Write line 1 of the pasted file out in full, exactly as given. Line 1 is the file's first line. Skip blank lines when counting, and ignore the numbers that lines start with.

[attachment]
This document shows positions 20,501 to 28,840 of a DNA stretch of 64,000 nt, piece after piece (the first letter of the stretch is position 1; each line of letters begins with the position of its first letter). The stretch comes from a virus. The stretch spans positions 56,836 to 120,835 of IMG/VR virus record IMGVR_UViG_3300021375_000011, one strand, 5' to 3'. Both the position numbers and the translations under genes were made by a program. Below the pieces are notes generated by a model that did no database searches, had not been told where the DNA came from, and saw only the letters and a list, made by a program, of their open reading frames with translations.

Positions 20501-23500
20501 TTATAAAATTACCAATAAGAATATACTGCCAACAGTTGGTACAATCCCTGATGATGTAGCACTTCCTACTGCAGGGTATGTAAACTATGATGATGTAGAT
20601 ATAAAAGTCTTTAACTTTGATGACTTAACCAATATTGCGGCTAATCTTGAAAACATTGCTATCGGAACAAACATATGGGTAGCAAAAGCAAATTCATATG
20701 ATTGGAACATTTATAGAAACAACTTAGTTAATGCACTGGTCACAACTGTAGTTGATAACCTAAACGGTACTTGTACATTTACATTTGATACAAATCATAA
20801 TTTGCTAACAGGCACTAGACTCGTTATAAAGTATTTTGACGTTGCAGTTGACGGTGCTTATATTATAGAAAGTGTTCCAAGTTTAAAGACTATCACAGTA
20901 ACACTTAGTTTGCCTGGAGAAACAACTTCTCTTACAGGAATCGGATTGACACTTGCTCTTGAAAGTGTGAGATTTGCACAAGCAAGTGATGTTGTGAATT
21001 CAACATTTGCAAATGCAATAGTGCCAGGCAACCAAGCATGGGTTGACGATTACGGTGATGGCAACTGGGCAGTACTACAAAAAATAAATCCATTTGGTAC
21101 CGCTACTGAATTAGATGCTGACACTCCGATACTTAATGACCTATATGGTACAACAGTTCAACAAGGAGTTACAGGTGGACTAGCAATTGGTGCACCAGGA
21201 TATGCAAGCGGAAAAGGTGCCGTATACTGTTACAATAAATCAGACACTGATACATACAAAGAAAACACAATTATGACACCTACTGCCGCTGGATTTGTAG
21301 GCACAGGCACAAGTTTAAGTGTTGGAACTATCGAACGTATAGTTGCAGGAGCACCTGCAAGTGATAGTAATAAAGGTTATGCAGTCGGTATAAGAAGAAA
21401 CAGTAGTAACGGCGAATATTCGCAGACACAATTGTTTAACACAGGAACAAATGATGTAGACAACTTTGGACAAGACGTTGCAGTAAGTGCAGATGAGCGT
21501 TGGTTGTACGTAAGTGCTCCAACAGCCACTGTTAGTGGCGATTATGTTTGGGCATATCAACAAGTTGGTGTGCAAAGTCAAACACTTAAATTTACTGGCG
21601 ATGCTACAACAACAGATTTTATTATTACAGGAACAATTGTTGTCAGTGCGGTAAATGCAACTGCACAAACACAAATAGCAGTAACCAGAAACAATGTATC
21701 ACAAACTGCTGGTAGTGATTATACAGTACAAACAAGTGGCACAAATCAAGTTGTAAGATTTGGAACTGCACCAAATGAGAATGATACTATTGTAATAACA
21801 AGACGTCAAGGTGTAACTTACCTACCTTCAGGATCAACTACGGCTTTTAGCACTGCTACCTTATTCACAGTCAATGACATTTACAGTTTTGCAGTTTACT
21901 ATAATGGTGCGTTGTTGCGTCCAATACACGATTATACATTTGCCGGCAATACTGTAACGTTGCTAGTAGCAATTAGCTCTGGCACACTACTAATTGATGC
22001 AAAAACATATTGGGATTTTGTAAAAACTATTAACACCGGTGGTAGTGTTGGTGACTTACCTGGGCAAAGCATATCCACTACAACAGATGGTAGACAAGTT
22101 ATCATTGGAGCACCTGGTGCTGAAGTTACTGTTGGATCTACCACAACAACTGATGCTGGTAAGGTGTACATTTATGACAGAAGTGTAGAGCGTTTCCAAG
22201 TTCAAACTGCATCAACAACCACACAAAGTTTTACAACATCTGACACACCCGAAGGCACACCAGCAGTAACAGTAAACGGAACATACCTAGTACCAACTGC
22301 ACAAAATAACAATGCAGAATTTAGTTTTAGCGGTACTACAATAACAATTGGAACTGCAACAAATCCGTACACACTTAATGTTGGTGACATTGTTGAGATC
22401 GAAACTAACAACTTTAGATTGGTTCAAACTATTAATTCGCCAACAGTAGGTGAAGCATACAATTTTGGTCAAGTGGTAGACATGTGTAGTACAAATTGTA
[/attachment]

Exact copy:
This document shows positions 20,501 to 28,840 of a DNA stretch of 64,000 nt, piece after piece (the first letter of the stretch is position 1; each line of letters begins with the position of its first letter). The stretch comes from a virus. The stretch spans positions 56,836 to 120,835 of IMG/VR virus record IMGVR_UViG_3300021375_000011, one strand, 5' to 3'. Both the position numbers and the translations under genes were made by a program. Below the pieces are notes generated by a model that did no database searches, had not been told where the DNA came from, and saw only the letters and a list, made by a program, of their open reading frames with translations.